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Archive for August 4th, 2008

By- Suzie-Q @ 7:30 PM MST

Cheney’s argument for not releasing innocent detainees: ‘They’ll all get lawyers.’

Think Progress- By Matt at 5:41 pm

In his New York Times review of Jane Mayer’s new book, The Dark Side, Alan Brinkley describes how by the end of 2005, torture advocates within the Bush administration were fighting to continue their extreme detainee program “because they feared being prosecuted should the program be halted and exposed.” In one White House meeting described by Mayer, Vice President Dick Cheney argued against releasing innocent detainees because “they’ll all get lawyers“:

By the end of 2005, those defending the regime of torture were no longer seeking primarily to protect the search for valuable intelligence. They were fighting for its survival, in the face of considerable evidence of the failure of SERE and other programs, because they feared being prosecuted should the program be halted and exposed. Even releasing detainees whom they knew to be entirely innocent was dangerous, since once released they could talk. “People will ask where they’ve been and ‘What have you been doing with them?’” Cheney said in a White House meeting. “They’ll all get lawyers.”

(HT: Noam Scheiber)

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The Other Shoe Dropped…

GEF @ 8:48 PM ET

So Much for Our Retail-Based Economy…

The Centre for Research on Globalization (Canada) has some very un-pretty numbers.  I’ll be watching for another announcement from the President that we’d all better go shopping.  But where, Mr. President?

Ann Taylor closing 117 stores nationwide.

Lane Bryant, Fashion Bug, Catherines closing 150 stores nationwide

Talbots will close all 78 of its kids and men’s stores plus another 22 underperforming stores.

Gap Inc. closing 85 stores

Foot Locker to close 140 stores

Wickes Furniture is going out of business and closing all of its stores. The 37-year-old retailer that targets middle-income customers, filed for bankruptcy protection last month.

Levitz - the furniture retailer, announced it was going out of business and closing all 76 of its stores in December. The retailer dates back to 1910.

Home Depot store closings 15 of them amid a slumping US economy and housing market. The move will affect 1,300 employees. It is the first time the world’s largest home improvement store chain has ever closed a flagship store.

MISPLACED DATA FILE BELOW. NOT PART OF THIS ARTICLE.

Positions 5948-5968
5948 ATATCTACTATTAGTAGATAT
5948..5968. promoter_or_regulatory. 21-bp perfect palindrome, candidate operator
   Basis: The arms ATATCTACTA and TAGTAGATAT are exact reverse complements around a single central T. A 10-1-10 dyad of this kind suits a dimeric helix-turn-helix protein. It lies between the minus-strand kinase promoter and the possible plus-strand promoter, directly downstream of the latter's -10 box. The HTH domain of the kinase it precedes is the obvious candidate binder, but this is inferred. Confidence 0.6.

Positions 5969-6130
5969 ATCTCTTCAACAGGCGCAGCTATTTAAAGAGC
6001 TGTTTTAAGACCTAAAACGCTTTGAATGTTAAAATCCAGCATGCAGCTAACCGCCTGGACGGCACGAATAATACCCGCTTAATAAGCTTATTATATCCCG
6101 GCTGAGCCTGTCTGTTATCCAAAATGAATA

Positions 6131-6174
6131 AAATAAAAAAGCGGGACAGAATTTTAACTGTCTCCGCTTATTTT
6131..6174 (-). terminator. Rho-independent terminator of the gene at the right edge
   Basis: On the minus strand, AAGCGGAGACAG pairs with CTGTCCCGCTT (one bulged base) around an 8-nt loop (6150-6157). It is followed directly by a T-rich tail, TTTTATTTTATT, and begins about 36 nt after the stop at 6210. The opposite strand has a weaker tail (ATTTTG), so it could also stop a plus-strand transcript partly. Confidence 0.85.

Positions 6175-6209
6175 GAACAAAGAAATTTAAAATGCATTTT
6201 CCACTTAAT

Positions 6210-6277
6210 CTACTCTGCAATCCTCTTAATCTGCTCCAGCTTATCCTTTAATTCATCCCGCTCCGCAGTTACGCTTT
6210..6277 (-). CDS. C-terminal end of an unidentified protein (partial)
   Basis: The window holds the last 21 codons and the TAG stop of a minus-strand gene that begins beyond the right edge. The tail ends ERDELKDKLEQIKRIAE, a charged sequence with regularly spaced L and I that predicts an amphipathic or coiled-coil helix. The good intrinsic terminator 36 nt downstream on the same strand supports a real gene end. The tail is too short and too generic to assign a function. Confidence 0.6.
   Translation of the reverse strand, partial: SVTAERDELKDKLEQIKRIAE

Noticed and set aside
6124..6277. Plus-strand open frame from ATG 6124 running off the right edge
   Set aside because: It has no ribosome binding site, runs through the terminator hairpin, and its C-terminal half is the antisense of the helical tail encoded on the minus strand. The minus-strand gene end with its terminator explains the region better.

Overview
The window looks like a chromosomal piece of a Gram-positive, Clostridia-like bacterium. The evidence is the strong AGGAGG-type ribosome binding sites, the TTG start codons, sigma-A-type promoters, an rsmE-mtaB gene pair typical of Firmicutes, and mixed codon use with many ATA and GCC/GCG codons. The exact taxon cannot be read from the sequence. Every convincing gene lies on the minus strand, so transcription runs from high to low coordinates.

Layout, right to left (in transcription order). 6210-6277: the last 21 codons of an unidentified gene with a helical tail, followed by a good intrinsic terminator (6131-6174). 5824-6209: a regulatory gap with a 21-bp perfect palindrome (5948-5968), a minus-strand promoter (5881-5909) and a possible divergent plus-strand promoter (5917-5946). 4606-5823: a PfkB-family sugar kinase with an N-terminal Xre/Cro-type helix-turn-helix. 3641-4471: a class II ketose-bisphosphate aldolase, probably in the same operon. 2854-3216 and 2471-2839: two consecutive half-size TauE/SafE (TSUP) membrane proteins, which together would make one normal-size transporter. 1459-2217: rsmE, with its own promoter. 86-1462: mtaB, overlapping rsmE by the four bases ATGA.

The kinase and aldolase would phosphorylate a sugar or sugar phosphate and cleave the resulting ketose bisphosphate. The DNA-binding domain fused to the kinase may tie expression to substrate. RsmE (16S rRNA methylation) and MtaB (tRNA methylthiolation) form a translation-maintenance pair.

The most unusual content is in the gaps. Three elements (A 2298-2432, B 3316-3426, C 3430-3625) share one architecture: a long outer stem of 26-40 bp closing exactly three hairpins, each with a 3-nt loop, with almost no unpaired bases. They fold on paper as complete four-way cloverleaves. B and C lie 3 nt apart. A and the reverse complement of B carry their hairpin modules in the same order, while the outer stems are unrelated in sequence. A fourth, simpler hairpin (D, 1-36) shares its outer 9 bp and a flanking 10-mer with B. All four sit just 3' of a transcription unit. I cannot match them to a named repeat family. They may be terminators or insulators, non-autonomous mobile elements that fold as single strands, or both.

Movie Gallery – video rental company plans to close 400 of 3,500 Movie Gallery and Hollywood Video stores in addition to the 520 locations the video rental chain closed last fall as part of bankruptcy.

Sprint Nextel – 125 retail locations to close with 4,000 employees following 5,000 layoffs last year.

Wilsons the Leather Experts – closing 158 stores

Bombay Company: to close all 384 U.S.-based Bombay Company stores.

KB Toys closing 356 stores around the United States as part of its bankruptcy reorganization.

CompUSA (CLOSED).

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Ancient bust of Caeser looks like Bu$h

by Geezer Power…3:08 pm



Divers find Caesar bust that may date to 46 B.C.

May. 13, 2008

PARIS – Divers trained in archaeology discovered a marble bust of an aging Caesar in the Rhone River that France’s Culture Ministry said Tuesday could be the oldest known.

The life-sized bust showing the Roman ruler with wrinkles and hollows in his face is tentatively dated to 46 B.C. Divers uncovered the Caesar bust and a collection of other finds in the Rhone near the town of Arles — founded by Caesar.

These are strange times folks and I don’t think a phenomena like this should go unreported. Who knows what strange forces lurk in the mind of Bu$hco?…G:

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Karl Rove: The Fugitive?

By- Suzie-Q @ 12:00 PM MST

Karl Rove is…THE FUGITIVE

23/6.com- The News Only Funnier

August 01, 2008

Instead of choosing to appear before a House Judiciary Committee investigating White House influence on the Justice Department, Karl Rove decided to lam it. The Bush adviser claimed that “executive privilege” meant he didn’t have to appear before the committee. Since the committee is trying to figure out whether Rove pushed for prosecutions of Democrats like former Alabama Governor Don Siegelman, they disagreed with his claim and voted to hold him in contempt.

Now that a federal judge has ruled that it is illegal for Bush advisors to ignore congressional subpoenas, Karl might want to lay low for a while. No one is sure where he’ll turn up, but the community is being warned should they come in contact with the fugitive. If you or your family spot Karl Rove, refer to the poster below for how to proceed: